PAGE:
When I started to make dance music with a purpose it was all a challenge. Every step was a learning process but also opportunity. I always tried to master each piece of gear and max out the options in each piece. But the main challenges were of course money and being able to properly record the music. My first few records were recorded at commercial studios because I simply had no way to record at home. This was before I had a dedicated studio. And now the main challenge is to find new ways to use the gear that I have, to continue to push myself into new avenues of expression, to become a better engineer, and to keep a fresh frame of mind while writing despite 20+ years in the business.
What was your first studio like? How and for what reasons has your setup evolved over the years and what are currently some of the most important pieces of gear for you?
My first studios were bedroom studios, so just gear set up where it could be set up. But they were functioning studios apart from not having any means of recording. At first it was all the standard Roland gear, 909, 808, 303, 202, 101, all synched together with no sequencer of any kind and relying heavy on the “trigger out” functions of the various drum machines to trigger the synths. First synths were Moog Source and Casio CZ-1000. Then I started to incorporate a sequencer, the first one was the Roland MC 50 (still collecting dust in my studio to this day) and I didn't incorporate a Mac in my studio until 1999, very late in the game but I was fine with the hardware before that. And as the studio grew over time, I started using a sampler (Akai s3000 that I still have) and as soon as I got the computer I started incorporating software instruments. From that point on the studio became a mixture of hard and software. Still is today although hardware is where I do most of the work.
How do you make use of technology? In terms of the feedback mechanism between technology and creativity, what do humans excel at, what do machines excel at?
I try to make the machines come alive, I've always looked at it like this, thinking that there is some element of proto-life in the machines that needs to be coaxed out. Hence my first album title, The Silicon Dawn. Like proteins are the building blocks of organic life, the synths and drum machines might be the building blocks of a different sort of life. Artificial Emotion rather than Artificial Intelligence, because the intelligence comes from the interaction with the human, so in some way, the studio with the producer is a sort of hybrid being. The end result has to be music with emotion and soul, this is just the bare minimum of a track. When I hear lifeless music it doesn't even register to me as music. It doesn't sound like anything to me.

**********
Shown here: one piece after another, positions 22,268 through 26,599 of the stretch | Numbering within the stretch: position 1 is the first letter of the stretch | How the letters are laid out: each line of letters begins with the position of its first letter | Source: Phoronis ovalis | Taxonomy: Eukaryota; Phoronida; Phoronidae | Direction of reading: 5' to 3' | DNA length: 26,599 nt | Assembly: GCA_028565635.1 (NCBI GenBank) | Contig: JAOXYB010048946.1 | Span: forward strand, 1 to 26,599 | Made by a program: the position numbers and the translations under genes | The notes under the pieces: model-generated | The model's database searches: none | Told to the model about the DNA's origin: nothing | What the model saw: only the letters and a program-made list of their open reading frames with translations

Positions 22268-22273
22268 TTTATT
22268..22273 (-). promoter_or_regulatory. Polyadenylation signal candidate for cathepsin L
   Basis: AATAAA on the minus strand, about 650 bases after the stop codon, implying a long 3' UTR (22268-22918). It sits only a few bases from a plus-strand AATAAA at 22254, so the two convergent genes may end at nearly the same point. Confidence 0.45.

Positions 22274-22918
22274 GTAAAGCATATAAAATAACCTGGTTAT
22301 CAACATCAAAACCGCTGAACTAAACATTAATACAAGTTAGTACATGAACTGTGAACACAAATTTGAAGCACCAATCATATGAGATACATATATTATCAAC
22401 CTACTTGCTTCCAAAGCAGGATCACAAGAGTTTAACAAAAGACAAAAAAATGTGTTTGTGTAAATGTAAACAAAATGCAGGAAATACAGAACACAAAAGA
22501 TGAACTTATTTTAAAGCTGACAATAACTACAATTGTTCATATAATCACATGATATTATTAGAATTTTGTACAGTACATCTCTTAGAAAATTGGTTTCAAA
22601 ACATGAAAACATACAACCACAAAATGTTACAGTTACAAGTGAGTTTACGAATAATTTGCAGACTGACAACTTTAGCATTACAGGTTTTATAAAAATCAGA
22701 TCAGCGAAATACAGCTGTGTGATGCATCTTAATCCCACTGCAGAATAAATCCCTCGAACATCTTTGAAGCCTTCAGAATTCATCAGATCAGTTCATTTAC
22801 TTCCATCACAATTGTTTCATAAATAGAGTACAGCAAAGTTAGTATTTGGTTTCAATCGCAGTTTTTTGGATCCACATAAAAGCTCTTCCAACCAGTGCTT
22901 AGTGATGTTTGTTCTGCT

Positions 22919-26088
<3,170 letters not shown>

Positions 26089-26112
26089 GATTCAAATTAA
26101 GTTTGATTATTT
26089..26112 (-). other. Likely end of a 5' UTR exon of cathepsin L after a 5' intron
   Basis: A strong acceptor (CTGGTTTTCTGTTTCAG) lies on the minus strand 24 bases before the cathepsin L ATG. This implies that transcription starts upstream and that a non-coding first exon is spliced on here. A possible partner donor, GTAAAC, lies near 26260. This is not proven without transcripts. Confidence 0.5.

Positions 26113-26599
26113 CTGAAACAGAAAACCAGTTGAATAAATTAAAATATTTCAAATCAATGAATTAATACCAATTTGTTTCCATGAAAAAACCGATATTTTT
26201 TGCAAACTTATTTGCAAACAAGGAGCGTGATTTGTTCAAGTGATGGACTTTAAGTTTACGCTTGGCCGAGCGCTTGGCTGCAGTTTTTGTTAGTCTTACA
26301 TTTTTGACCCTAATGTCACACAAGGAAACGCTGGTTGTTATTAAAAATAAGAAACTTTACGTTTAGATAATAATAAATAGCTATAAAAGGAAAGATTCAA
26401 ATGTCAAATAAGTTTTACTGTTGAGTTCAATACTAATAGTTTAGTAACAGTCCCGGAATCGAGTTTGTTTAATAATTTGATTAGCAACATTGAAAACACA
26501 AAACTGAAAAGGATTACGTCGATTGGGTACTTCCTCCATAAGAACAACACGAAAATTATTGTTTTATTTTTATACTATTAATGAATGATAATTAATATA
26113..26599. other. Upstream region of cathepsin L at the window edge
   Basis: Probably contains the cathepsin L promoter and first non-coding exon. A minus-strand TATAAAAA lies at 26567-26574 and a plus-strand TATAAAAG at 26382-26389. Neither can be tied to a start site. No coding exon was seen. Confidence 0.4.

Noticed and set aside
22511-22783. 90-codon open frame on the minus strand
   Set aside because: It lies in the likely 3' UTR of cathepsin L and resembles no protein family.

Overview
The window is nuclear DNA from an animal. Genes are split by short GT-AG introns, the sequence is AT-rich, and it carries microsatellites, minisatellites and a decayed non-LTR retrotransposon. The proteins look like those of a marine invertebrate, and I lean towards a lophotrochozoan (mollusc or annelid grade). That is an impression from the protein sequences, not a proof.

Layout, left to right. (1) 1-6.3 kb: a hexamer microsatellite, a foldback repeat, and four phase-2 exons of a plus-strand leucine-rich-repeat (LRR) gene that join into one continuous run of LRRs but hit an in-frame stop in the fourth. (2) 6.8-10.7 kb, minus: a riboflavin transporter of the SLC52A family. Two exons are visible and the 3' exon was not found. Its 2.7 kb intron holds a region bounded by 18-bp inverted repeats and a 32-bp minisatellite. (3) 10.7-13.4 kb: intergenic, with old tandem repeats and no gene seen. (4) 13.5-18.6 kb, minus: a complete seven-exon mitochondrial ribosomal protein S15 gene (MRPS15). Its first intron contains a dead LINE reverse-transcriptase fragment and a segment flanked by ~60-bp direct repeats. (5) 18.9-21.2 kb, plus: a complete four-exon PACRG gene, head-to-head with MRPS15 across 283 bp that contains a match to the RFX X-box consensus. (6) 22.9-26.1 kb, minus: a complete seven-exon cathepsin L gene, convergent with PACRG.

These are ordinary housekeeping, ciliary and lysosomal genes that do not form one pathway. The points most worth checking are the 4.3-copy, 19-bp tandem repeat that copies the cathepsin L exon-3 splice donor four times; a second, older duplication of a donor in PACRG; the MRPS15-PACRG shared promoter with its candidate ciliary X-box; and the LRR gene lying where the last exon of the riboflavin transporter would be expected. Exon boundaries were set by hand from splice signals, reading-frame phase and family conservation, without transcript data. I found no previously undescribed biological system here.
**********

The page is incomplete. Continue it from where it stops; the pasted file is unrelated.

Production tools, from instruments to complex software environments, contribute to the compositional process. How does this manifest itself in your work? Can you describe the co-authorship between yourself and your tools?
I think I partially answered this in the above question, but as far as the compositional environment of the studio I am using external machines as the main tools these days. The hands on connection between myself and the equipment seems to remove the barrier between soul and gear and back to soul again. Once I have the track more or less completed using the gear I will start to record the analog audio back into Logic Pro and begin to add in some software instruments and effects when needed. At the end, everything is mixed down in Logic. It's important to have total recall of the track in case remixes are needed for example, and the gear can at times be touchy, so best to record the audio into the DAW.
Collaborations can take on many forms. What role do they play in your approach and what are your preferred ways of engaging with other creatives through, for example, file sharing, jamming or just talking about ideas?
I don't do many collaborations but when I do I prefer file sharing. What I like to do is to start a track and get a main concept finished and then send it to the artist I am working with and let them take it from there, they might finish it completely, or send me what the've added, and then I'll add something else and through bouncing back and forth we get a truly half/half result.